Yolanda Landers and her son Bryce, 12, of Temple Hills represent two generations who have benefited from Camp Moss Hollow. (Courtesy of Yolanda Landers)

I have a theory that there are really only about 700 people in the world, not the 7 billion they claim there are. I mean, don’t you often find yourself saying, “Small world, isn’t it?”

Yolanda Landers did. A few years ago she was with a friend when that friend introduced her to another friend. What the first friend didn’t know was that the second friend was already Yolanda’s friend. (Got that?)

“I said, ‘Keisha, oh my God, where have you been?’ ” Yolanda remembered. “My friend is looking at me like ‘Why do you know each other?’ ”

They knew each other from Camp Moss Hollow, which they’d both attended as girls, back when Yolanda went by her maiden name, Holland.

For Yolanda, summer camp let her know that life existed outside of her Southeast D.C. neighborhood. “It gives you a different perspective on life,” she said. “It’s not just a concrete city.”

And it let her build lifelong friendships. “I’m an only child,” she said. “I didn’t get step-siblings till later. For me to be around a group of people was perfect for me.”

Yolanda thinks it’s also perfect for her 12-year-old son Bryce, who has been going to Moss Hollow since he was 9. He’s part of the camp’s winter camping program, too, where select groups of kids go to the camp in the colder months for leadership training.

Yolanda appreciates the continuity, and the fact that some of the same staffers she knew are now working with her son, introducing him to the same things.

“That’s the beauty of camp,” she said. “It gives them that outdoor thing they don’t normally do at home.”

Yolanda is an analyst for the government and lives in Temple Hills. She thinks camp will make Bryce a more well-rounded person. “A lot of times, especially for me, you grow up in the city and sometimes that’s all you know.”

We’re a little over halfway through our annual campaign for Moss Hollow — timewise, if not moneywise. After four weeks of the eight-week campaign we’ve raised $152,353.35 toward our $500,000 goal.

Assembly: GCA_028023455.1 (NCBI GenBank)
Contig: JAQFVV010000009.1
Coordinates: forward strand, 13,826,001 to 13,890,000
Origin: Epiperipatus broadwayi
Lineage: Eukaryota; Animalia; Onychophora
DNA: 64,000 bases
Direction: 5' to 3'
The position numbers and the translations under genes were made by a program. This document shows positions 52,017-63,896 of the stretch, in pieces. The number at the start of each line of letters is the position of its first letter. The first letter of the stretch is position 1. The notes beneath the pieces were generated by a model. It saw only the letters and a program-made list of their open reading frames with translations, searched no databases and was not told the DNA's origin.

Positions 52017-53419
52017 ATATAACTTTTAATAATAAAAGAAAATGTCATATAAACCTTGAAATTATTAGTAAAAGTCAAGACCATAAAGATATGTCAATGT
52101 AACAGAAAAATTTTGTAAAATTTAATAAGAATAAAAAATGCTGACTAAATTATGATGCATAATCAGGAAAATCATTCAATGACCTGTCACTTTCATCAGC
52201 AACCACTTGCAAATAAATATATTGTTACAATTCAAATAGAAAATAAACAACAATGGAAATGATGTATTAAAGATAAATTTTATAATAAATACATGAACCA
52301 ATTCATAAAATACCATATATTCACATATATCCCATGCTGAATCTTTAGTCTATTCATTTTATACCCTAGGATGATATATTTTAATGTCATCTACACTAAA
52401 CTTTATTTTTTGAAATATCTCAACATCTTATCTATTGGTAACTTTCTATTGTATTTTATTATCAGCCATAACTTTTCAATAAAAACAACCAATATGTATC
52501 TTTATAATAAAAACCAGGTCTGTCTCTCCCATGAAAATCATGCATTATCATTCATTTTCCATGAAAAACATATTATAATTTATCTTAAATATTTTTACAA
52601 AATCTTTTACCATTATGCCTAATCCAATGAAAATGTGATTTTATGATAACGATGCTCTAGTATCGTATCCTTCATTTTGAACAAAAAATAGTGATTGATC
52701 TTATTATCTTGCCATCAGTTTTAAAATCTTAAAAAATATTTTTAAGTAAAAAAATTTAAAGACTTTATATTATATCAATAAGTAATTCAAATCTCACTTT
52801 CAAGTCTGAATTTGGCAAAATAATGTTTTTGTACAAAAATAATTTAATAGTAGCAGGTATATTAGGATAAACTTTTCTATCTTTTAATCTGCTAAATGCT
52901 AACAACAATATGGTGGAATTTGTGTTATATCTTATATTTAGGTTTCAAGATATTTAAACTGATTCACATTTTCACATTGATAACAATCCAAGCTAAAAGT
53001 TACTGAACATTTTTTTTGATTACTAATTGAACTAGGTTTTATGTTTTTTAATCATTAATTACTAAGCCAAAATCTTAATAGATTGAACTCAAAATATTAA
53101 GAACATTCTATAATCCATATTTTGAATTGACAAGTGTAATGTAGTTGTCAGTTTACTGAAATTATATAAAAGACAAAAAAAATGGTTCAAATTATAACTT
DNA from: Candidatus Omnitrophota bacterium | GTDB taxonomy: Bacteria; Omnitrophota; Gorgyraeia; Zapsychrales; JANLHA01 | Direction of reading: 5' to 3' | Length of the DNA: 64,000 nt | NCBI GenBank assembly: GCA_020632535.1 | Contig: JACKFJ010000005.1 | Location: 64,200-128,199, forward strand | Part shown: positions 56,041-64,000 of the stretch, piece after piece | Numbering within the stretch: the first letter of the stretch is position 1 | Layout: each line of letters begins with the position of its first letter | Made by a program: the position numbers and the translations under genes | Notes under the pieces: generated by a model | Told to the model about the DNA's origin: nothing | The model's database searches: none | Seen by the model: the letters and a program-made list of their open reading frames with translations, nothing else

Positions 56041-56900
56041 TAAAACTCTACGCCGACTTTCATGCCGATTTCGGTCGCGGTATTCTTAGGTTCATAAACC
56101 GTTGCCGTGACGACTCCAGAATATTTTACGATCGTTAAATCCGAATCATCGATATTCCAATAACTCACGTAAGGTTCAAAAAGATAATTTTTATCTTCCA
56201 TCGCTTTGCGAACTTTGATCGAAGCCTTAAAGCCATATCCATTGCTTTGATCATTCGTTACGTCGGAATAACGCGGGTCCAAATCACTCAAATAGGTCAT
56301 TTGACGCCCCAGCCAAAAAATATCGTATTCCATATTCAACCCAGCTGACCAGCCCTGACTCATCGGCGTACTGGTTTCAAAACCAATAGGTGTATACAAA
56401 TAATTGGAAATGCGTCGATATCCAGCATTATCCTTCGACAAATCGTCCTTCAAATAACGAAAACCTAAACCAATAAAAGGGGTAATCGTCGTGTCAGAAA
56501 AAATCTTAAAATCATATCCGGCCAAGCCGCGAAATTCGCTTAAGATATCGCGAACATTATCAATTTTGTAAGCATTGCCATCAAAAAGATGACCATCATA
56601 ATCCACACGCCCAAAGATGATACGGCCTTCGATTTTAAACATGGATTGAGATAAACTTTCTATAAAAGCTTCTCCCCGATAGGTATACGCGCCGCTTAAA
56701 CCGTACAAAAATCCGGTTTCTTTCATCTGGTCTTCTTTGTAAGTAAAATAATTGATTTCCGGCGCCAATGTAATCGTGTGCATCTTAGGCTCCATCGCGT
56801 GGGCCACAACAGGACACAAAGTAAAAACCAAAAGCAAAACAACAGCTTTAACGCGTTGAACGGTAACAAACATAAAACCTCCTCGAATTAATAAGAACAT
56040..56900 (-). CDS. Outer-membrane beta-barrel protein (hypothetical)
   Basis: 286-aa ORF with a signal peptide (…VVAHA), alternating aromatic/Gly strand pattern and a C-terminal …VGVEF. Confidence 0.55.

It may seem like we have a long way to go, but experience tells me that now is when things get moving. You can donate by going to washingtonpost.com/camp. Click where it says “Give Now” and designate “Send a Kid to Camp” in the gift information. Or mail a check payable to “Send a Kid to Camp” to Send a Kid to Camp, P.O. Box 96237, Washington, D.C. 20090-6237.

The storm that wreaked havoc in Washington did a number on Moss Hollow, too. All campers were safely home when the storm hit Friday night, but trees were downed and power was knocked out. The staff spent Monday cleaning up, meaning that the start of this week’s camp had to be postponed by a day.

Pizza the past

The storm put a damper on what was already going to be a sad occasion: the Saturday closing of Armand’s Chicago Pizzeria’s original location, near Tenley Circle. High rents and falling business forced the restaurant to close after 37 years.

Lew Newmyer founded it in 1975, an offshoot of his earlier sandwich shop, Armand’s Sub-Way (“Sub-Way” because it had just been announced that D.C. was getting a subway, “Armand’s” because Lew’s brother Armand had just won at the track and invested $5,000 in the new restaurant).

According to Lew’s son Ron, Armand’s had a lot of D.C. firsts: the first six-foot-long sub, the first pizza delivery trucks, the first deep-dish pizza . . .

Lew fixated on deep-dish after encountering it while visiting Chicago. When a restaurateur in the Windy City clammed up at Lew’s detailed questioning, Lew returned after closing and went through the trash, pulling out flour bags, yeast labels and tomato sauce cans. The next day he bought a couple of pizzas, put them in coolers with dry ice and took them back to D.C. to study them.

Lew is 90 and lives in Silver Spring. While Tenley has closed, Armand’s locations in Silver Spring, Rockville, Capitol Hill, Gaithersburg, Olney and Bethany Beach remain open, if you crave his reverse-engineered pizza.

Generator gap

Some generator owners cried foul after I blasted the noisy machines in my Monday column. By running a generator, several wrote, they are able to help neighbors keep their phones charged and can offer freezer space. They also said a gas-powered generator only provides enough power to run appliances and lights. It doesn’t have enough power to run a house’s air conditioning. Therefore generator owners must keep their windows open too, listening to the roar.

To read previous columns, go to washingtonpost.com/johnkelly.